For comparison, the procedure of Example 2 was repeated except that the acidified active carbon was replaced with a zeolite cracking catalyst, commercially available under the trade designation AR+10, and was repeated again except that no solid solvent was added (thermal treatment). Results are summarized in Table I.

Table I ______________________________________ Demetallization of Pitch.sup.1 C at 5 hours % Volume Nickel Example No. Upper phase Lower phase Upper phase ______________________________________ 2 (AAC) .about.80 .about.20 .about.5 ppm 3 (AR-10) .about.30 .about.70 .about.4 ppm 4 Thermal .about.30 .about.70 .about.5.5 ppm ______________________________________

If one assumes that the decantable upper phase of the product corresponds to the distillate portion of the product and the lower phase corresponds to bottoms, it may be seen that the process of the invention yields a higher volume of low-in-metals low density upper phase than either contacting with cracking catalyst or by thermal treatment. Vanadium content of the upper phases in Experiments 2-4 was found to be on the order of 4-5 ppm compared to 79 ppm in the pitch feed.


The procedure of Experiment 2 was repeated except that the pitch was replaced with a long residue from a Gulf Coast crude and containing about 16 ppm nickel. The upper phase which comprised about 90% volume of the product had a nickel content of about 2-3 ppm. When this experiment was repeated omitting the acidified active carbon, the upper phase was reduced to less than about 80%v of the product.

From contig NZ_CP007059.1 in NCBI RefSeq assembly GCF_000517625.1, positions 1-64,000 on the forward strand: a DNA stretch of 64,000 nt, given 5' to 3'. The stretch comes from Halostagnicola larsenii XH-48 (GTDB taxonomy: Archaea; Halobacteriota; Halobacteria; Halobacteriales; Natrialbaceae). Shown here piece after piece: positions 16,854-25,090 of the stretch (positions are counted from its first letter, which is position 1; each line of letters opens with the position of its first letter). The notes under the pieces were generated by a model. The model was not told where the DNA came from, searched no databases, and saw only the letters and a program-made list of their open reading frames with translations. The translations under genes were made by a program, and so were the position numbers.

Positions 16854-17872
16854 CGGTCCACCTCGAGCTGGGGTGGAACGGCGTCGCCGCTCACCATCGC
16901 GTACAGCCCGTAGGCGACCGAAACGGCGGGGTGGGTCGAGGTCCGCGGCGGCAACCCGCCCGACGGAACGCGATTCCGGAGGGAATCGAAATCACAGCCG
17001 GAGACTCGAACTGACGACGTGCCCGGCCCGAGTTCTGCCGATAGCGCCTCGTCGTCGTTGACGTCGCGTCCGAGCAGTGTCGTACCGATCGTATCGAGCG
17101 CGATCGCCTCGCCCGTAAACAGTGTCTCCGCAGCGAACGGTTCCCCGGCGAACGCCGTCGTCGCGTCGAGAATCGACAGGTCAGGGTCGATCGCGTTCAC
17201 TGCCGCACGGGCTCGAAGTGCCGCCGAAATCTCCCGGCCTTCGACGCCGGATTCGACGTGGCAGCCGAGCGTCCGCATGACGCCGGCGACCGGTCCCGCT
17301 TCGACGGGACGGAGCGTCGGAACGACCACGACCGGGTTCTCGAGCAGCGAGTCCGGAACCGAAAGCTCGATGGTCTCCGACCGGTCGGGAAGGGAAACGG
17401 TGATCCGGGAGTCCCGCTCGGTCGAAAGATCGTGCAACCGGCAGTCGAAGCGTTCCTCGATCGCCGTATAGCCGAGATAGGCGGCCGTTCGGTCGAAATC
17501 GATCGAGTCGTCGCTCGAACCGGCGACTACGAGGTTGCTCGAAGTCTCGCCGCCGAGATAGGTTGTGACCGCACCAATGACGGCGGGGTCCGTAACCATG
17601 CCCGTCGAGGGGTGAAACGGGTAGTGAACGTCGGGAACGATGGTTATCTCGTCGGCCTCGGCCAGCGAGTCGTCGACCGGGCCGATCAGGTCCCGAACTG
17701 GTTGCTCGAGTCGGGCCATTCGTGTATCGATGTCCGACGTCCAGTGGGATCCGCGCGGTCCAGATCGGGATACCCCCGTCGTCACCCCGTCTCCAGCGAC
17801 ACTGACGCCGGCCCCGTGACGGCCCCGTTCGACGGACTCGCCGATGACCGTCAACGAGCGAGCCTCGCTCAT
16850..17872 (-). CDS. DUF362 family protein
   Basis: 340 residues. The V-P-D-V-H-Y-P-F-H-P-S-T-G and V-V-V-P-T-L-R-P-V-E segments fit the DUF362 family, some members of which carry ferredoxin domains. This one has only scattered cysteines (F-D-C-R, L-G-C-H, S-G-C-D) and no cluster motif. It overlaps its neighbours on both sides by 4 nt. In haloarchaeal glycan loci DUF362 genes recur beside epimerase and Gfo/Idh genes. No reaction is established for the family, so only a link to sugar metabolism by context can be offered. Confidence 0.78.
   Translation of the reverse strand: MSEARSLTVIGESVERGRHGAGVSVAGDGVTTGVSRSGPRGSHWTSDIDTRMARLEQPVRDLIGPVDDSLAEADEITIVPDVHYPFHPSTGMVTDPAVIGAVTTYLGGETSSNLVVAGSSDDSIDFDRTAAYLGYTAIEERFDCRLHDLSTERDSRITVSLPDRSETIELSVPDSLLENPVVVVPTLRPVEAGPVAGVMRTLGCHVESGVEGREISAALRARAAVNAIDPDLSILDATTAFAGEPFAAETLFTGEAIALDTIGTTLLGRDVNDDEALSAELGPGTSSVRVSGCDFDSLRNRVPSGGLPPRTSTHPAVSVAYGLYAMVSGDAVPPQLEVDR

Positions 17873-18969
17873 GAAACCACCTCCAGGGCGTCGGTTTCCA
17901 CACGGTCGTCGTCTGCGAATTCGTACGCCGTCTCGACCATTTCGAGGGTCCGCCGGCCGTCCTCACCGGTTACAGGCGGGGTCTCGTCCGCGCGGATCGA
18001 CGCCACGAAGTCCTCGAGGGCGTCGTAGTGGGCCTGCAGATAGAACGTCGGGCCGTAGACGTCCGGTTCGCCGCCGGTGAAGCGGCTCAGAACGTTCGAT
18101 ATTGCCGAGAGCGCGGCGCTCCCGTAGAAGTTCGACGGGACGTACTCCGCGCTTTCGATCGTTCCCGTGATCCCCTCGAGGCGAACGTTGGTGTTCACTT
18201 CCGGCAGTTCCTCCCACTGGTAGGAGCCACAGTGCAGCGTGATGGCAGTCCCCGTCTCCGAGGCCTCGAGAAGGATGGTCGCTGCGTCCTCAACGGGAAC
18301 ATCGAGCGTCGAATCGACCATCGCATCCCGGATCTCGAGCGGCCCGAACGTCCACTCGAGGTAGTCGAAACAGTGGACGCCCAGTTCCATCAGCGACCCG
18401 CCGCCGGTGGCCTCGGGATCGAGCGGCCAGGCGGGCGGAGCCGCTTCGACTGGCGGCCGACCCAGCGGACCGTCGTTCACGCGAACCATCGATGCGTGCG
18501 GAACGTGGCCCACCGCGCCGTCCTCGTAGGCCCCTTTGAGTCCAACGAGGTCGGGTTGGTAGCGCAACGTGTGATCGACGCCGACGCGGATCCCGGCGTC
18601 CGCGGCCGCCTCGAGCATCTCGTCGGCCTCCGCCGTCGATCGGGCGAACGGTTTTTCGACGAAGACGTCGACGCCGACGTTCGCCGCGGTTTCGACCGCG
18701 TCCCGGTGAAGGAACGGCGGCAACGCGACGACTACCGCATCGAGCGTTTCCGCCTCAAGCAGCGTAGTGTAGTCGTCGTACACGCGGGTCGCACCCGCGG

To compare the effectiveness of acidified active carbon with thermal treatment, 20 grams of the long residue of Example 5 was placed in each autoclave of a twin autoclave reactor. In addition 5 grams of acidified active carbon was placed in only one of the reactors. The two autoclaves were simultaneously heated by the same heating block up to a temperature of C. for 18 minutes. The autoclave containing the carbon was withdrawn first resulting that the autoclave without the carbon was held at C. for a period of approximately 22 minutes. The feed and products were fractionally distilled and nickel content of the various fractions determined. Results are shown in Table II.